I have been analysing the market for over a year now but are not willing to buy shares as yet I dont know when and dont know what 2 look for can you experts please give me and the other beginners some pointers on what 2 look for and what 2 watch out for thanks
There's still a lot of danger out there, so keep watching. Maybe do some paper trading - practice buying & selling and see how you would have done. Also, read the books "Rule #1" and "The four pillars of investing". Maybe the others have suggestions for reading material. Don't try to get too clever, too quickly.
I support RichardW, I would also propose that you look at the Standradbank research and their buy and sell recommendations. Track the buy recommendations on paper an combine that with simple trend analysis. Find a strategy that suits your own profile by doing this before using real money and generating a real loss.
1. Define your own Trading System based on the time you have available to trade, your capital position, risk profile etc. Have a look at http://bigpicture.typepad.com/comments/files/turtlerules.pdf for a practical example of a system that works. Have a look at all the elements and define your own that works for you. I do not use this system, but studying this document gave me a lot of direction and confidence to trade my own system. 2. Test your system through paper trading. 3. Start trading and follow your system
If you are near one of the main centres the best thing you can do is attend the SFM courses (more than once if necessary). Apart from being excellent in content they will also help you to start to formulate what trading/investing strategies will suit you. Back test and paper trade those systems. Especially whilst you are still new to trading concentrate on a cross-section 6-12 top 40 stocks & become intimate with them.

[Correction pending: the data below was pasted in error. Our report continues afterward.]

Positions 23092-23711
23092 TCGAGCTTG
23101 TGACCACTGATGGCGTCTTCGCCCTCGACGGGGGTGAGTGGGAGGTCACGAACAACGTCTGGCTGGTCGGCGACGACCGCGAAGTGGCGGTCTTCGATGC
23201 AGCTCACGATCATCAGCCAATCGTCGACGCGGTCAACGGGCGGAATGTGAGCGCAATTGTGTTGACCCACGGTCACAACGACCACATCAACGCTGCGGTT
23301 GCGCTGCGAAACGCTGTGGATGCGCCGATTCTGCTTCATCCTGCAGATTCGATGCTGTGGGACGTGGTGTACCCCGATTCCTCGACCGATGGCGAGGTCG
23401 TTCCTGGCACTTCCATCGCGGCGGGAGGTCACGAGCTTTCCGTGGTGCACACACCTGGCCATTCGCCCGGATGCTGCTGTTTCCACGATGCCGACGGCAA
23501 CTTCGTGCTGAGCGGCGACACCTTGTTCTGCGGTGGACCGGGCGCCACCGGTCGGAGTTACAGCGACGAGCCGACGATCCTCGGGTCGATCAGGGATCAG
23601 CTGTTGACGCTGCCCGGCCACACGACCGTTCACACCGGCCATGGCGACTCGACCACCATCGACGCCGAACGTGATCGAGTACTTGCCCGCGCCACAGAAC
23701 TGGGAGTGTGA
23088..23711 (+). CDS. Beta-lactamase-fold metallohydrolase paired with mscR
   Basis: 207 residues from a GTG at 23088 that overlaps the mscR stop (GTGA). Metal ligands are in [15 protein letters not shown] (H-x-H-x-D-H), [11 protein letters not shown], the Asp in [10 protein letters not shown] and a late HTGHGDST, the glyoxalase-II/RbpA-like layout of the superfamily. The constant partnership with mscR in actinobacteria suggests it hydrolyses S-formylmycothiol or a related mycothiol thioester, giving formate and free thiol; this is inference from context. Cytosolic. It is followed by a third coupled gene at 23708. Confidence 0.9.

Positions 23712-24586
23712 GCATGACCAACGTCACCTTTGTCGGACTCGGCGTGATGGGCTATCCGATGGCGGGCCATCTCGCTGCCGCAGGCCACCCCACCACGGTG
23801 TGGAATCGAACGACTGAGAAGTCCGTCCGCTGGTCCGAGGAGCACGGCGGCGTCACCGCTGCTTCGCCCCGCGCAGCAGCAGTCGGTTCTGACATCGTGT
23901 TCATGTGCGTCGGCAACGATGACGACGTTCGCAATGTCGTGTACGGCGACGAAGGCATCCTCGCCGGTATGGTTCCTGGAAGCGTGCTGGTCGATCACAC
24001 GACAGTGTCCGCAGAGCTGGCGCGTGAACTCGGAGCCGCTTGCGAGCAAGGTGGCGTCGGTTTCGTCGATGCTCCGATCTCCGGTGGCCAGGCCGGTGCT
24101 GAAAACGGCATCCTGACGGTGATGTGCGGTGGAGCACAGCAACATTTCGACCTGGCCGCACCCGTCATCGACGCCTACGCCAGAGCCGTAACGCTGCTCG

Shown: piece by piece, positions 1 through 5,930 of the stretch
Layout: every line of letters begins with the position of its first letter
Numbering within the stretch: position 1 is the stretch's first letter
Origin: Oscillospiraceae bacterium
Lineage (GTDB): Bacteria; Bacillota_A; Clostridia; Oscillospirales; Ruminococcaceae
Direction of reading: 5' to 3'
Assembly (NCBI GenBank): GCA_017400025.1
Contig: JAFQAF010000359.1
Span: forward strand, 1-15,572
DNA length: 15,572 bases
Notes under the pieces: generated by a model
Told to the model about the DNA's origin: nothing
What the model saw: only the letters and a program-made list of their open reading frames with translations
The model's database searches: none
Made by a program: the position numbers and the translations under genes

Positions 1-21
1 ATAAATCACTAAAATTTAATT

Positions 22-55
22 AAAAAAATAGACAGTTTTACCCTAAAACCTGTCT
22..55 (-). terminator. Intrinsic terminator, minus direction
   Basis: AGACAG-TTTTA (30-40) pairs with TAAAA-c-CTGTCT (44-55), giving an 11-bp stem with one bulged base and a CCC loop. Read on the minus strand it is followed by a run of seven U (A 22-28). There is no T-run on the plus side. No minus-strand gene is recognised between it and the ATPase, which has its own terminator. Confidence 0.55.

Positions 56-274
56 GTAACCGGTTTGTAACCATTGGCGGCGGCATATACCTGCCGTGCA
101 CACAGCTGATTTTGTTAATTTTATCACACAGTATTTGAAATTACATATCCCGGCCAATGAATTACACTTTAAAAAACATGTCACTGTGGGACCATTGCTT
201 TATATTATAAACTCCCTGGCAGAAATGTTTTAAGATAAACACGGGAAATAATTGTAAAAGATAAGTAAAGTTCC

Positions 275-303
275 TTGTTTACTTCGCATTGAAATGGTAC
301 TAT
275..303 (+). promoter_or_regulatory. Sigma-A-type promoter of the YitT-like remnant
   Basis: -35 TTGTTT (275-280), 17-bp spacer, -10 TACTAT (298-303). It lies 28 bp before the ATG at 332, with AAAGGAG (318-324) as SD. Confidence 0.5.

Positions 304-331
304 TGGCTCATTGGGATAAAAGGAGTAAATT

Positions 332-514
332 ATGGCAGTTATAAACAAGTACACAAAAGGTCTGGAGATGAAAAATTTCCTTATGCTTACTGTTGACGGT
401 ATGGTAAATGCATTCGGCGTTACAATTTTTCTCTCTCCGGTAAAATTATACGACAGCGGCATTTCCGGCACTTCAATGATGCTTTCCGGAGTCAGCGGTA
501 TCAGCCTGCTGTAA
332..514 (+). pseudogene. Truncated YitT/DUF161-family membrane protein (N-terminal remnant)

This is, perhaps, the most useful and the safest way to find good shares. In simple terms, you must begin with the international economic scene and try to formulate a view on key indicators such as the oil price, the Dollar/ Euro exchange rate, the level of overseas interest rates, the level of world inflation, the gold price and so on. Then move to the South African economy and try to decide how these overseas influences will affect our economy. This obviously implies looking at our key indicators such as the level of domestic interest rates, inflation, the balance of payments, business cycle and so on. Then you must look at the individual industries within the economy and try to identify those that are doing well or are about to do well. Once you have found an industry that you like and then look at the specific shares in that industry. Finally, having chosen a share, you must choose a time to buy it. For example, you might decide that the oil price is about to fall heavily. This will affect the South African economy in a variety of ways. Gold is likely to fall (and hence gold shares), as are shares such as Sasol, Trans Natal Coal and other energy suppliers. The level of domestic inflation will also fall and this should benefit generalised industrial companies such as Barlow Rand and Remgro. A detailed study of such shares might then show that Barlow Rand is heavily oversold and due for an upward correction. Finally you will need to take a view on when exactly will be the best time to buy. At this stage, all this might sound like a tall order, but as you become more familiar with various forms of analysis and how the economy works, you will see that it is a very sound method. Hope this help,i`ve read it a in article